The Savoy. An Illustrated Quarterly.
BEARDSLEY Aubrey (1896.)
£4500.00 [First Edition]
Edited by Arthur Symons and Beardsley. Literary contributions from Yeats, Conrad, G.B. Shaw, and others. Numerous illustrations by Beardsley; other illustrations by Charles Conder, Charles Shannon, Max Beerbohm, Walter Sickert and others. 3 volumes. First edition in book form. 4to., original blue cloth elaborately blocked in gilt, uncut. London, Leonard Smithers.
A fine and bright set (with one very short tear at the head of the spine of Volume II) with the imprint "LEONARD SMITHERS & Co. 1896" at the foot of the spine, and the christmas card issued with the first number tipped in at the rear of the first volume. Smallish modern booklabels.
The Savoy can safely be described as the quintessential British fin de siècle artistic and literary journal. Its predecessor The Yellow Book was something of a warm-up act, more famous for a misapprehension than for its content, after it was widely misreported that Oscar Wilde had a copy with him during his arrest at the Cadogan Hotel (it was actually Pierre Louÿs's Aphrodite). In the moral panic that followed Wilde's arrest this misidentification, Beardsley (assumed to be cut from the same cloth as Wilde) was sacked from The Yellow Book after issue number 4 and it began its second and more conservative: as Betjeman wrote later " ... Buchan has got in it now: / Approval of what is approved of / Is as false as a well-kept vow."
Within three months Beardsley had been offered sanctuary by the opportunistic and ambitious bookseller, publisher and pornographer Leonard Smithers, and became the art editor of The Savoy, a new periodical that defiantly intended to "pick up the discarded banners left by the retreat of The Yellow Book into respectability" (Weintraub, introduction to the selection published in 1966). Arthur Symons was responsible for the textual side of the journal, and was every bit as defiant and unconventional as Beardsley: in the Editorial Note for the second number he speaks of the Savoy's reception as being " . . . nonetheless flattering because it has been for the most part unfavourable." Smithers became Beardsley's most loyal patron for the rest of his short and intense career, and the Savoy presented a vehicle for him to restore his reputation as the most brilliant graphic artist of his generation, in which he succeeded brilliantly, combining his mischievous and subversive wit and mastery of line. You can never be quite sure what you are looking at in these mature drawings: every swelling is suggestive, and every smile is ambiguous: even after John Bull's modest erection was removed from the prospectus, the drawing still speaks of a ponderous ominous sexuality; is the Madonna in the Christmas card really raising an eyebrow at the viewer; is the head of the self-portrait in "A Footnote" really meant to be that phallic?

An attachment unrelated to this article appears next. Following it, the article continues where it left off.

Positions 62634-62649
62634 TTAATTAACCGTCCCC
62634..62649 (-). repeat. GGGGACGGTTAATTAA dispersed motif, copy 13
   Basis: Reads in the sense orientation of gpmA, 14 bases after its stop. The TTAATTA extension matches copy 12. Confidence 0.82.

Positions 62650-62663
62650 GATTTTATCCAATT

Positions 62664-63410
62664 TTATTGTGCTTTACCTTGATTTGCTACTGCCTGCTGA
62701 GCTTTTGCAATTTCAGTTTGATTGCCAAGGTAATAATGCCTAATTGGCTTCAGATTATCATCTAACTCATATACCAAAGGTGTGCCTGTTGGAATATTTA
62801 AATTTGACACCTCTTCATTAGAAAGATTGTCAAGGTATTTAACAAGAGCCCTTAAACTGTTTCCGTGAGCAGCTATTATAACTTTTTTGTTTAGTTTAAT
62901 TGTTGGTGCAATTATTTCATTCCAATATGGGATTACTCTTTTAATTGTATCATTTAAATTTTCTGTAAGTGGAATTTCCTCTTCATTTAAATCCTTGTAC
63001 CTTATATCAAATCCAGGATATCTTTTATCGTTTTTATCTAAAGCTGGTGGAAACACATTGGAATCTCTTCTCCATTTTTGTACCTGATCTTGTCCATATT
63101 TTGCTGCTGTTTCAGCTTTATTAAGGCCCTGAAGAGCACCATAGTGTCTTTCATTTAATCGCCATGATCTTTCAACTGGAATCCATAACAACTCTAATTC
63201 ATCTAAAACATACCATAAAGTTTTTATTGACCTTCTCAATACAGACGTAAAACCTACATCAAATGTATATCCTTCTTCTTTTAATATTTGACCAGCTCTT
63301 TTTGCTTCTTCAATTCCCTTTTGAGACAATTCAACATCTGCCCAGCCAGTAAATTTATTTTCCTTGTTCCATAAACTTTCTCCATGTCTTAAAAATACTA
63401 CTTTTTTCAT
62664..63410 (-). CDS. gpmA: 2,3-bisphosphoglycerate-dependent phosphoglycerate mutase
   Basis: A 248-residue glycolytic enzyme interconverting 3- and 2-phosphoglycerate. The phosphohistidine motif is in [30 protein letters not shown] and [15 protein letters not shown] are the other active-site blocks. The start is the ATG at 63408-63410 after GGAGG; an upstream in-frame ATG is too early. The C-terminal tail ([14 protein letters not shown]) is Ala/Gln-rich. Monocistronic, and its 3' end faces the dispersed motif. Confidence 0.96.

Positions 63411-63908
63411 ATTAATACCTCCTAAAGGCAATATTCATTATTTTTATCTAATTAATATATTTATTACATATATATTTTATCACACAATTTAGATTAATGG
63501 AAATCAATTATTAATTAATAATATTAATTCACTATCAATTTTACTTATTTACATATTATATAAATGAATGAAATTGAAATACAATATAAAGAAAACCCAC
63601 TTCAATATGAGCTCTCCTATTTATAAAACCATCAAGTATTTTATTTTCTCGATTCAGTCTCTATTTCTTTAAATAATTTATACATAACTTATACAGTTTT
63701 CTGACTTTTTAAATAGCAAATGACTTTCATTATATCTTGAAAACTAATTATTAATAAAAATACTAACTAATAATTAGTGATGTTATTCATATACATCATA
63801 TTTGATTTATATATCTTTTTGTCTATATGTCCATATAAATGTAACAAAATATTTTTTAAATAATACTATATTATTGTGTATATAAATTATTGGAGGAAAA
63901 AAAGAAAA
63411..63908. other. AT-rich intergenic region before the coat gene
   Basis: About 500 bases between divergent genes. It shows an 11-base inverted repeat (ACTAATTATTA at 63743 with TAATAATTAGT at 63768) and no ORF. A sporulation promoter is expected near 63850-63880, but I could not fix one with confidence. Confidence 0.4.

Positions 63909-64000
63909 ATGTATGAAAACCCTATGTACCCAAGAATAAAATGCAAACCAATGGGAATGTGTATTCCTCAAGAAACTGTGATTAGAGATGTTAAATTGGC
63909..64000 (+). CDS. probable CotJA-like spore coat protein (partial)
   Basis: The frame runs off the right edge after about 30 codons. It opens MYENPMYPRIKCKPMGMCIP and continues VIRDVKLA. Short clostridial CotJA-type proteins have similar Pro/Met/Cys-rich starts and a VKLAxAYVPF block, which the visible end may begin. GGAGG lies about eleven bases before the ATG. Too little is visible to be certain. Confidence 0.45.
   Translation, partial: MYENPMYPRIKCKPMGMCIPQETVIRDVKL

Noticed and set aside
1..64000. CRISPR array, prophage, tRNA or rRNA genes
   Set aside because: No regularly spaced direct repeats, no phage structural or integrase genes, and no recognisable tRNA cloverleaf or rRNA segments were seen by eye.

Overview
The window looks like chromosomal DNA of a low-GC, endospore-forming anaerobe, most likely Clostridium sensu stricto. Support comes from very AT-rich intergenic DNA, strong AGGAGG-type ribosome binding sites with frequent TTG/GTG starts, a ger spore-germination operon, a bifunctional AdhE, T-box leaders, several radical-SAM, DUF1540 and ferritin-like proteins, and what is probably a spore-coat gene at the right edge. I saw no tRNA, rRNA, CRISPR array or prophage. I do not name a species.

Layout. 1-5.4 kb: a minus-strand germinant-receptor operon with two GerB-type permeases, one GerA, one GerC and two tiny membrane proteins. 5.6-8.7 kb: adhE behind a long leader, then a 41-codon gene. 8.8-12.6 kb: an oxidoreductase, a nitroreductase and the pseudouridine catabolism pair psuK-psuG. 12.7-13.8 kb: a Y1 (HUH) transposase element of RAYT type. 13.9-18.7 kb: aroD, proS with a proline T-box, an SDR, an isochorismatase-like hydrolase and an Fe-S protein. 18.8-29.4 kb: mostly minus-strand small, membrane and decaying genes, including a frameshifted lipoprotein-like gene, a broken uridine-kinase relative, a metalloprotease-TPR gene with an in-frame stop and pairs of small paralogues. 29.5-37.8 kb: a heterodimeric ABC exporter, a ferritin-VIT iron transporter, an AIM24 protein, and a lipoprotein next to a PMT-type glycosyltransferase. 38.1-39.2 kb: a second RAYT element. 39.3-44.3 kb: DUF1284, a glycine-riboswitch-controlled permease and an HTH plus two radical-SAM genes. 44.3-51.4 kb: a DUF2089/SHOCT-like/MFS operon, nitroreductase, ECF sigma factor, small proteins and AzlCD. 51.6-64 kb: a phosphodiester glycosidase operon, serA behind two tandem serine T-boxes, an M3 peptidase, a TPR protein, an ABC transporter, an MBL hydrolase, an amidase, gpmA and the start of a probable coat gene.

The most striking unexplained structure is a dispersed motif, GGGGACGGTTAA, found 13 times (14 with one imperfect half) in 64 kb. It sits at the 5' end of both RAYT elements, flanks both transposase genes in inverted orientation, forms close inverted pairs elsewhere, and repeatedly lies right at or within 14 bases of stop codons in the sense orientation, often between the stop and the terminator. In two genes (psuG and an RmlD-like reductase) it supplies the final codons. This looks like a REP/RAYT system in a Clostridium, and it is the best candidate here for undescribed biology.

Beardsley's brilliance overshadows what would have been a significant journal even without him. Conder, Rothenstein, Beerbohm and Pennell were among the other illustrators, and besides Symons there are important contributions from inter alia Yeats, Joseph Conrad (his short story THE IDIOTS), Ernest Dowson and Wratislaw.
The periodical succeeded both in confounding the conservative and thrilling the avant-garde, but never found a mass market, not helped by being banned by W.H. Smith, who controlled the periodical distribution in Britain, and it only survived through this one year. The first two numbers were quarterly, the balance monthly, producing a total of eight numbers, originally issued in card wrappers, nearly always found in poor condition. Unsold sheets were bound later in this very attractive blue cloth gilt, at first with the imprint of Leonard Smithers and later with the imprint of John Lane: the publisher's note mentions that "For the convenience of such subscribers as desire to bind up THE SAVOY into volumes, is appended a print of the covers . . . pulled on white paper, which may be bound in, in substitution for the pink cardboard covers.
Stock Code: 227933